One of NASA's space telescopes has discovered what scientists believe may be the youngest planet ever spied -- a celestial body that at 1 million years old or less is a cosmic toddler.

In its first major findings, the Spitzer Space Telescope also has shown that protostars, or developing stars, are more common than was previously thought and that the planetary construction zones around infant stars have considerable ice, which could produce oceans.

"Oh my goodness, it knocked our socks off," University of Wisconsin astronomer Ed Churchwell said of the three discoveries, which were announced Thursday.

Spitzer is an infrared telescope that has been orbiting the sun and recording data since last summer. It did not actually "see" the toddler planet, but yielded evidence that enabled scientists to infer its existence.

The object is in the constellation Taurus, 420 light-years away. It is believed to be on the inner edge of a planet-forming dusty disk that encircles a million-year-old star.

University of Rochester astronomer Dan Watson said a sharply defined hole in the disk suggests that a planet created the opening. That gaseous planet would have formed after the star's formation.

The Earth and the rest of the solar system are 4.5 billion years old. Until now, the youngest planets observed around other stars were a few billion years old.

Astronomer Deborah Padgett at the Carnegie Institution of Washington said that the gap in the dusty disk could have been caused by asteroid formation or a smaller stellar companion rather than by a planet. She said it is also possible that the heat and light of the star formed the gap by blowing out dusty material. But she said that it was "very likely" a planet, and that additional research should settle the debate.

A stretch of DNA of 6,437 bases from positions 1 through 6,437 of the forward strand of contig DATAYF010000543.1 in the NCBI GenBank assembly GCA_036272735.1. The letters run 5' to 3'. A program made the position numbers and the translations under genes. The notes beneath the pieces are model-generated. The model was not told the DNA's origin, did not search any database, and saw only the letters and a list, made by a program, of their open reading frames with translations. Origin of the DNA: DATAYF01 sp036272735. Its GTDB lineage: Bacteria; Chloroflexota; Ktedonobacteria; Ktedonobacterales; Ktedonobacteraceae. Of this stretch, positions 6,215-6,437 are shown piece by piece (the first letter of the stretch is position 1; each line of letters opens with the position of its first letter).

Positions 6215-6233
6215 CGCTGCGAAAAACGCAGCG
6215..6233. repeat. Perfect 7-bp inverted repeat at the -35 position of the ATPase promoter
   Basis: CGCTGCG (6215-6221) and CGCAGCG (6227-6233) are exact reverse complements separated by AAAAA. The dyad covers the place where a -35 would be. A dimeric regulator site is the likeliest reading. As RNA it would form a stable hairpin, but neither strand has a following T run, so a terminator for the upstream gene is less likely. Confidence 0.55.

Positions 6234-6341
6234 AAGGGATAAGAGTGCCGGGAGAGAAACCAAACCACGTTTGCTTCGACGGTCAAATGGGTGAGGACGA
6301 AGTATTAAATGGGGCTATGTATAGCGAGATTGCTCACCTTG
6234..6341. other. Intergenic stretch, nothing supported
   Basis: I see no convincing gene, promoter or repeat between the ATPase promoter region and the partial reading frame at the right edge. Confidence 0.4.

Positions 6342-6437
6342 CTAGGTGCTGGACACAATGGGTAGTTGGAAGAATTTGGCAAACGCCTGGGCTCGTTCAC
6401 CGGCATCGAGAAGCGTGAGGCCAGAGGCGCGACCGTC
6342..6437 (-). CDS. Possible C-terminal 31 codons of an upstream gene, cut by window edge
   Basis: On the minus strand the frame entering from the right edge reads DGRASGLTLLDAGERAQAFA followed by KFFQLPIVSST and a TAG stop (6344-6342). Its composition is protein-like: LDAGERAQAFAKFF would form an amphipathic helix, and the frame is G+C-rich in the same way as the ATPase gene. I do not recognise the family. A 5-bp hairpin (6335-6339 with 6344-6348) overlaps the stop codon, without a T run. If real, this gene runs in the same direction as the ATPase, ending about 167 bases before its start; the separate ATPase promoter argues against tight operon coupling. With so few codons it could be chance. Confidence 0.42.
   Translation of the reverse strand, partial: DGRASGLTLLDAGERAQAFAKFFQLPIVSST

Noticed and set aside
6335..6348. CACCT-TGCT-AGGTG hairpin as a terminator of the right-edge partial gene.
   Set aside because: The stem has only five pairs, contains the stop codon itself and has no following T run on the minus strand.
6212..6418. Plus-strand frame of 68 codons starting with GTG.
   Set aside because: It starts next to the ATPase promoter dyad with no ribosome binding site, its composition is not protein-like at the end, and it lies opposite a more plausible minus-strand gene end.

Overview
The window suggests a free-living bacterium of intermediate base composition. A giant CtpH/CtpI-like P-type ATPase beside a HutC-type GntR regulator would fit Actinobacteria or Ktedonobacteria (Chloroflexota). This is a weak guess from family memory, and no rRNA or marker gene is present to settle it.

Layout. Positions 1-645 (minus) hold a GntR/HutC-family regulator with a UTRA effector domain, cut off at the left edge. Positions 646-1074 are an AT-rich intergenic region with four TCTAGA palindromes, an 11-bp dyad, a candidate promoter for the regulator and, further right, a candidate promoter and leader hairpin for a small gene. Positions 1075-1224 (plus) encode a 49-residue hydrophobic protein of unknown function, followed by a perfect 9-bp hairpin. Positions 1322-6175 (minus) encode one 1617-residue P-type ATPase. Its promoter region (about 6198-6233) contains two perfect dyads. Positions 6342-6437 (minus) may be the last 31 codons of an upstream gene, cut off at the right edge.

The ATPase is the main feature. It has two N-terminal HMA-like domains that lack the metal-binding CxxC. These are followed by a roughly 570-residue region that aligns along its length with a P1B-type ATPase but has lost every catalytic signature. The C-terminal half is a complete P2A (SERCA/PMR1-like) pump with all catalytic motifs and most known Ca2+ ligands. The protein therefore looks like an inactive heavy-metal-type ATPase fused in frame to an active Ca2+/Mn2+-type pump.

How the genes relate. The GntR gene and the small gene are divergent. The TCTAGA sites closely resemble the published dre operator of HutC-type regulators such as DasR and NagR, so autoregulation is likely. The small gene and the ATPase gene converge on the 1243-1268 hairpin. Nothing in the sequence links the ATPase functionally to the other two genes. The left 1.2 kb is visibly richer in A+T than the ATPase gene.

The Hubble Space Telescope previously observed the star -- named CoKu Tau 4 -- but could not make out details.

Watson said Spitzer has for the first time revealed without ambiguity the icy organic materials in the planet-forming disks surrounding young stars. He called these the building blocks of what might end up as a solar system like our own.

As for the proliferation of developing stars, Spitzer detected more than 300 star formations in one region in the constellation Centaurus, 13,700 light-years away.

"It's kind of blown our minds," Churchwell said.

Spitzer is the fourth spacecraft in NASA's "Great Observatories" series. It began with Hubble and continued with the Compton Gamma Ray Observatory and the Chandra X-ray Observatory.